Figure 4. Chain packing in PEEK and PEKK as reported in literature.

3. Properties of PEEK

PEEK’s outstanding qualities have made it “a wonder material” for use in various applications, including those in dentistry and medical. PEEK belongs to the ketone polymer subgroup. As illustrated in Figure 4, it is a semi-crystalline thermoplastic with a linear, highly aromatic molecular backbone that includes ether and ketone bonds. Because of their crystalline nature, PEEK resins have a great mix of physical qualities, including strength, chemical resistance, and hydrolytic thermal stability, due to their crystalline structure. PEEK is frequently utilized in the medical field, where it has been identified as a superior alternative to titanium in orthopedics [23].
Synthesis of PEEK involves the alkylation of bisphenol salt and aromatic nucleophilic substitution. The addition of hydrochinon salt to 4,4′-difluoro benzophenone caused a widespread response. Specific rigidity is provided by the presence of aromatic rings (benzene). The presence of an ether (-o-) bond demonstrates a second feature: the molecule is free to rotate about its axis in this orientation. When a molten molecule is gradually cooled, two different microstructure phases emerge. The material is stable at high temperatures (above 300 °C), resistant to chemical and oxidative deterioration, more powerful per mass, and compatible with reinforcing agents like glass and carbon fibers due to its chemical composition [24]. PEEK is unique since it can be supported with various materials, such as glass or carbon fibers. However, PEEK is applied in medical and dental applications due to its radiolucency, stability, biocompatibility, and mechanical properties since PEEK does not absorb radiation.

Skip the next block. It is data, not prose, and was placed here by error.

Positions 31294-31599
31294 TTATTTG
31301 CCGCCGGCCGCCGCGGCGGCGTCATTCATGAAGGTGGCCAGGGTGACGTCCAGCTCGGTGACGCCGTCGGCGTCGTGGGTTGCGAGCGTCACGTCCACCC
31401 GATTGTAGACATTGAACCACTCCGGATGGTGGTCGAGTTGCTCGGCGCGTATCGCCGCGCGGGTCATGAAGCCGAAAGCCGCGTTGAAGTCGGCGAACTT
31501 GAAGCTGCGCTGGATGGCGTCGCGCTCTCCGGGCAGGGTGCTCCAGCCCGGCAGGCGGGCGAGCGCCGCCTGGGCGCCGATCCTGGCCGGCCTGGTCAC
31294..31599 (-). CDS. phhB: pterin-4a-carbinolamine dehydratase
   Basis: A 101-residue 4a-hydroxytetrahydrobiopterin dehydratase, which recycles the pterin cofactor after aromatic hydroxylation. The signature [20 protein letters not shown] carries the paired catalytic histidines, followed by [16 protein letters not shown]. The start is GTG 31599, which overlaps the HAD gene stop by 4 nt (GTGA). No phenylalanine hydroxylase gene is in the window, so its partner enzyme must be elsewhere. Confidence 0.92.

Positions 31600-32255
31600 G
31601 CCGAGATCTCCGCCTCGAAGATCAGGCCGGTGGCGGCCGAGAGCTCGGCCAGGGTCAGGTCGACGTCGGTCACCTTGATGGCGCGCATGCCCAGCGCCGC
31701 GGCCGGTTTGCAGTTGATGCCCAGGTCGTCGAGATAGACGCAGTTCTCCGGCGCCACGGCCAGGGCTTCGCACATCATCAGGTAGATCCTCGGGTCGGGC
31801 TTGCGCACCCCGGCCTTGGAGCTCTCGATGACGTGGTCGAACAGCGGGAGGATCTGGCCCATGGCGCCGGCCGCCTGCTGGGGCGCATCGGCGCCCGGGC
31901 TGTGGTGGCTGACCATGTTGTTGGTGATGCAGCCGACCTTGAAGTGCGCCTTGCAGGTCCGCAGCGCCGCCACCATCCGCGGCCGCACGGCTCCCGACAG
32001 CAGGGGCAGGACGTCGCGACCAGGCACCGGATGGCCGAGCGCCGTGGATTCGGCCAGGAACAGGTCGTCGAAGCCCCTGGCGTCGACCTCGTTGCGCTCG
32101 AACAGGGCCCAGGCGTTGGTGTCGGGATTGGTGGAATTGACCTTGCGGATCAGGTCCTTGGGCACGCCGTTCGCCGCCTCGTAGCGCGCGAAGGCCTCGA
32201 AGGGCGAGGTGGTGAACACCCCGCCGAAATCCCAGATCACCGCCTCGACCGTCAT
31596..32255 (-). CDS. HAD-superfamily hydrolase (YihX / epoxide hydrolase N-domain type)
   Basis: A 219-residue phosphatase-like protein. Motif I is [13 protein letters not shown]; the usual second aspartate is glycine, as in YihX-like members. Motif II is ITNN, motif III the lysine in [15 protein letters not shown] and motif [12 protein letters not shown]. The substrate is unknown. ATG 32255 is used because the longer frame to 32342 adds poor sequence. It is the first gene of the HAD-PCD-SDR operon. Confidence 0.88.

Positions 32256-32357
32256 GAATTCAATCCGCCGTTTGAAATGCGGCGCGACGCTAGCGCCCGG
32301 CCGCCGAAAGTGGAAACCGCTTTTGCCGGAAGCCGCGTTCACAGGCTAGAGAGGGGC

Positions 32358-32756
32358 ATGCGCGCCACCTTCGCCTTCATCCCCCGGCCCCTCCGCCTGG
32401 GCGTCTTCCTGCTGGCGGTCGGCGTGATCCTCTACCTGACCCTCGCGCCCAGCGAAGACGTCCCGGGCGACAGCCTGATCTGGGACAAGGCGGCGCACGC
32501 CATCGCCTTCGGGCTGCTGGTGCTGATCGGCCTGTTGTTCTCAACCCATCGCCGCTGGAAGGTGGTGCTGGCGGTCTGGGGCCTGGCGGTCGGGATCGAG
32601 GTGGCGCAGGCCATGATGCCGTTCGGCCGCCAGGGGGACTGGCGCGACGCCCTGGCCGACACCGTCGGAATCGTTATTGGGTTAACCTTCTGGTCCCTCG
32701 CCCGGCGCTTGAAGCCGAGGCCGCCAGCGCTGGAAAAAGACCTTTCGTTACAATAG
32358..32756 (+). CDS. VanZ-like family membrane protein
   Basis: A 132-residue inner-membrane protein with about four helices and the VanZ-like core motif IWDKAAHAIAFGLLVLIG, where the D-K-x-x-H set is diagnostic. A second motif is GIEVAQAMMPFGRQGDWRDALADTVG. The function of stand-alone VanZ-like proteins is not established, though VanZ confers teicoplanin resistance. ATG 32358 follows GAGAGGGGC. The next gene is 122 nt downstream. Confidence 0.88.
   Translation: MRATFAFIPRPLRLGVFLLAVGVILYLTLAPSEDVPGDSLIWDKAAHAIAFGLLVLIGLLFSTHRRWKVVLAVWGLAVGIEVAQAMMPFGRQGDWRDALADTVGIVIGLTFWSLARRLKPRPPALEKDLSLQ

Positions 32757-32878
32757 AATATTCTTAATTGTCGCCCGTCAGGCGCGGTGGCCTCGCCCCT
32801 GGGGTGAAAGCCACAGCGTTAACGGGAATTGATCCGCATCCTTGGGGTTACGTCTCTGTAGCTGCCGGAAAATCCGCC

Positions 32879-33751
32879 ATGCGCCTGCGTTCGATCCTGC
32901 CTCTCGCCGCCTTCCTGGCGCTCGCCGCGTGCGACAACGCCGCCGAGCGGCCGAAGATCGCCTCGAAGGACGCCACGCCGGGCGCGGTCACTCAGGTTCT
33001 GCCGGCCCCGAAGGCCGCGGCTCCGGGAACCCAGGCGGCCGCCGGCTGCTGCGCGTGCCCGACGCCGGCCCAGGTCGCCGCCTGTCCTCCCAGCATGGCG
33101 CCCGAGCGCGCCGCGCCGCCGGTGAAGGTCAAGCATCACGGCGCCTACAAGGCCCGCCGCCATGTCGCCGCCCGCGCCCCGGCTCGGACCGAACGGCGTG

All of the excellent properties have elevated PEEK’s appeal in dentistry. Still, its hydrophobic and chemically inert surface limits its clinical uses, notably bonding with dental resin composites. The most general biomedical applications of PEEK materials include structural modifications and surface functionalization. Furthermore, due to its good biomechanical and stable chemical properties, PEEK is an intriguing synthetic polymer for use as an endoprosthetic material for ligamentous replacement. Hence, PEEK-based materials are rapidly emerging as a significant class of biomaterials used in various medical applications, including the replacement of bone and cartilage.